Hauri said he wants to dedicate the award to that teacher who offered him a place in her home so many years ago, “so up there, she can smile,” he said. “It was awful nice of her to offer it to me.”
Hauri hoped he wouldn’t have to speak at the ceremony and didn’t really want an article full of praise for him.
“But those in the service that gave their lives, those are the ones you should be talking about,” he said.
The men of a Janesville tank company were among the many thousands of Americans who witnessed the deaths of those we honor this weekend.
The horror stayed with these World War II soldiers, sometimes so strongly that it warped their spirits.
Such was Forrest Knox, one of the Janesville 99, as we now call the men of Company A.
“He was post-traumatic syndrome before they had a good name for it,” said one of his six children, John Knox.
Forrest could be cruel, and he drank, said John, one of two descendants of the 99 who will speak Sunday at the monument at the Corn Exchange in downtown Janesville.
“There was good days and bad days, but when they were bad days, they were really bad days,” John said.
“Neighbors would tell me after he would yell at me that he was just crazy from the war, that he’d be OK tomorrow,” John said.
“My father used to beat my mother,” John recalled. “It was a difficult childhood.”
The couple divorced. Forrest later remarried. John and his older sister were left to care for his younger brother and sister for a time, he said.
Among the demons that haunted Forrest was a belief that U.S. leaders abandoned the troops in the Philippines, leading to the surrender of thousands of them to the Japanese followed by years of horror as prisoners.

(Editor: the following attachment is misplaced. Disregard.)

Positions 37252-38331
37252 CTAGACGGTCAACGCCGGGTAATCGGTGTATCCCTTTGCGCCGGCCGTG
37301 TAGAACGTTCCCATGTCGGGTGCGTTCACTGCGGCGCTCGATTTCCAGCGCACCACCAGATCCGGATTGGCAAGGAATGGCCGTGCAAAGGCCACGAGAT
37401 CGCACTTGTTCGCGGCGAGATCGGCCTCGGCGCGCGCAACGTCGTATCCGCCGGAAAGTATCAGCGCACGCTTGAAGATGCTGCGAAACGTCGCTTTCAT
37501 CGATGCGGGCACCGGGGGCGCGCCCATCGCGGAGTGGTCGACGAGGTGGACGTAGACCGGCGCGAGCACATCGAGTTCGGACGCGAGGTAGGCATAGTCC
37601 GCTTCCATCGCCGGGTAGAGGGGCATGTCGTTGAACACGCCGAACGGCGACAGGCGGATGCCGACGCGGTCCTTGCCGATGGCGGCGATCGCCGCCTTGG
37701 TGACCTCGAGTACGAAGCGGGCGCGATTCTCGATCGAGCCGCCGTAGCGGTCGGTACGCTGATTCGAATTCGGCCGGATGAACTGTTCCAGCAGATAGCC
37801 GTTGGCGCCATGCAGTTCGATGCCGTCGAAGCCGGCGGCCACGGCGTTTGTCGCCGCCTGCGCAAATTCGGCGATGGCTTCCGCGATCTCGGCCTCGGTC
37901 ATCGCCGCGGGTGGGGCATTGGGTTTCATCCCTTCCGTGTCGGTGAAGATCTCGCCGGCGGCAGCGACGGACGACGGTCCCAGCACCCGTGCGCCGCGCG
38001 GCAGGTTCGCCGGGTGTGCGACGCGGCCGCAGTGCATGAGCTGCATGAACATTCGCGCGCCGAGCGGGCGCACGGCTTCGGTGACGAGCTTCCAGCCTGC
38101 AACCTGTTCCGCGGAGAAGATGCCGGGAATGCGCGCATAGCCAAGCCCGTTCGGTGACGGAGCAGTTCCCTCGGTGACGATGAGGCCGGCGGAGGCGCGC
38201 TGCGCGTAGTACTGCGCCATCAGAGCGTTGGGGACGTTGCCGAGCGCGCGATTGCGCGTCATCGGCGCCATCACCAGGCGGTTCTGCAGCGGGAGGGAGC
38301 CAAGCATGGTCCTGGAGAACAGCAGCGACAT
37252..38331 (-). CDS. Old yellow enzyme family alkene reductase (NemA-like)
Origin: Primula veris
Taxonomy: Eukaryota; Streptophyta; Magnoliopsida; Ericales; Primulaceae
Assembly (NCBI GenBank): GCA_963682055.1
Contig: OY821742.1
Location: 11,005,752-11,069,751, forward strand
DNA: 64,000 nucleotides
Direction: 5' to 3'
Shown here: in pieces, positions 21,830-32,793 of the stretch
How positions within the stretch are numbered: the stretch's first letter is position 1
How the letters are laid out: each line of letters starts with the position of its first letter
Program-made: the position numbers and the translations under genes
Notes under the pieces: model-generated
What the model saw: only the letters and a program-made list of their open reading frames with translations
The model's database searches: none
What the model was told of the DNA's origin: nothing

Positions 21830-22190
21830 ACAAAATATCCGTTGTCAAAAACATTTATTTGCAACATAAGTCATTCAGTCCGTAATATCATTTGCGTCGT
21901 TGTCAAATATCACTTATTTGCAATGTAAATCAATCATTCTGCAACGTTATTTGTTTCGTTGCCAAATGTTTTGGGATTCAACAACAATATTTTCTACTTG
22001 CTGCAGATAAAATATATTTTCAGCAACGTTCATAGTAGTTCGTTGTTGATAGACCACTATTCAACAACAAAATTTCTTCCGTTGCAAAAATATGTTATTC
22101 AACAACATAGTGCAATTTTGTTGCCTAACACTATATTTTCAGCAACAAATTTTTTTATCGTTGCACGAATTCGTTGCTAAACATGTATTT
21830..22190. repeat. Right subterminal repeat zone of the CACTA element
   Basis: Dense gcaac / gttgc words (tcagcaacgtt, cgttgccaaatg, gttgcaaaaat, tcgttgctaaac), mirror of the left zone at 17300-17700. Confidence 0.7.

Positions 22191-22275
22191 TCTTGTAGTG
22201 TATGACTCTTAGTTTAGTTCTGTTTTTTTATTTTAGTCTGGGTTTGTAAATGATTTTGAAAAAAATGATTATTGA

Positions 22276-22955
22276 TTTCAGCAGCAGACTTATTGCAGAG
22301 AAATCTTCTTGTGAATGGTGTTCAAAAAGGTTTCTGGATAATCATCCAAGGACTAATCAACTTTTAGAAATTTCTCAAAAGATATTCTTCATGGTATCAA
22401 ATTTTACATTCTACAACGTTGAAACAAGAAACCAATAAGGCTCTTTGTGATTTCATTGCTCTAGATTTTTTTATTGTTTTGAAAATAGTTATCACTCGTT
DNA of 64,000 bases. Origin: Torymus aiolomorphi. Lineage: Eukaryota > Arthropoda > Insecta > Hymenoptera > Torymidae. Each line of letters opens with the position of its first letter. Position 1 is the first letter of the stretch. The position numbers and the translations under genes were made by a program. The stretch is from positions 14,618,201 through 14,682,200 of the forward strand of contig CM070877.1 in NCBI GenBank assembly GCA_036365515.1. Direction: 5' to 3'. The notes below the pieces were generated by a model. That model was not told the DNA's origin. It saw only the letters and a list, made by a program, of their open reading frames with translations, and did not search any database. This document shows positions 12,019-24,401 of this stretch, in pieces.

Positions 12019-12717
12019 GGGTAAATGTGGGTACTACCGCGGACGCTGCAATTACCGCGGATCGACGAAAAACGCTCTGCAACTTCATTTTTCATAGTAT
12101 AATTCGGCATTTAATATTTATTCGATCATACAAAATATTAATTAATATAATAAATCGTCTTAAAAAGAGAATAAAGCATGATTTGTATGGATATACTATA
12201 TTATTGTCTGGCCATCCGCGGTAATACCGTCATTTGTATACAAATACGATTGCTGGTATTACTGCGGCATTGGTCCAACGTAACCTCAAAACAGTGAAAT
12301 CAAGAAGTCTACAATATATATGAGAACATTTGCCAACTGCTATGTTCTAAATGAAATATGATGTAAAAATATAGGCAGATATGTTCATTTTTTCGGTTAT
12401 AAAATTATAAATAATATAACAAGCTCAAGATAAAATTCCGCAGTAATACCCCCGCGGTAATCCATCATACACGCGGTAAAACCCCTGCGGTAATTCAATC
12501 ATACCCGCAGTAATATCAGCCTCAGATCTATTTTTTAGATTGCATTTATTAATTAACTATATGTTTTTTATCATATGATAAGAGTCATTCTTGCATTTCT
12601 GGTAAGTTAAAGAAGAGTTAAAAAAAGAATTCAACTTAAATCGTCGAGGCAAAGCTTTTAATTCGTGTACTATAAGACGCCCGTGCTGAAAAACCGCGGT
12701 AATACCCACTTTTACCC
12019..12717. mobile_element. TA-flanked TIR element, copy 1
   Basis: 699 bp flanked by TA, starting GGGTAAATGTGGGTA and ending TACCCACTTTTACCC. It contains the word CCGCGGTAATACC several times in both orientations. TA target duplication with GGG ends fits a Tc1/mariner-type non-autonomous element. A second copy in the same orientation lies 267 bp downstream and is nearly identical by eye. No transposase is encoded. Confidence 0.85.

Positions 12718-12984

“He was convinced they were sent there to get captured because they never sent them any supplies after they landed,” John said. “That’s why he felt betrayed, that in his mind he got left out there to be captured. Maybe he’s right.”
Others have said the military couldn’t get supplies across the ocean after Pearl Harbor.
Despite those feelings, Forrest would dress in his uniform and march in parades each year, John said.
John knows his father suffered so much more than he did. So did Dale Lawton, another of the 99.
Lawton’s grandson Brian Lawton will also speak at Sunday’s event.
Forrest and Dale lived through the second Japanese attack of World War II. Ten hours after Pearl Harbor, they were guarding Clark Field in the Philippines when Japanese planes bombed it.
“The soldiers watched as the dead, dying and wounded were hauled to the hospital on bomb racks, trucks and anything that could carry the wounded,” according to the Bataan Project history website.
They battled Japanese troops for weeks before joining the rest of the U.S. and Filipino forces on the Bataan Peninsula on Jan. 7, 1942. Many were already suffering from tropical diseases and were on half rations when their commanders surrendered April 9.
The surrender of 66,000 Filipino and 12,000 U.S. troops is thought to be the biggest U.S. surrender since the Battle of Harpers Ferry in the Civil War.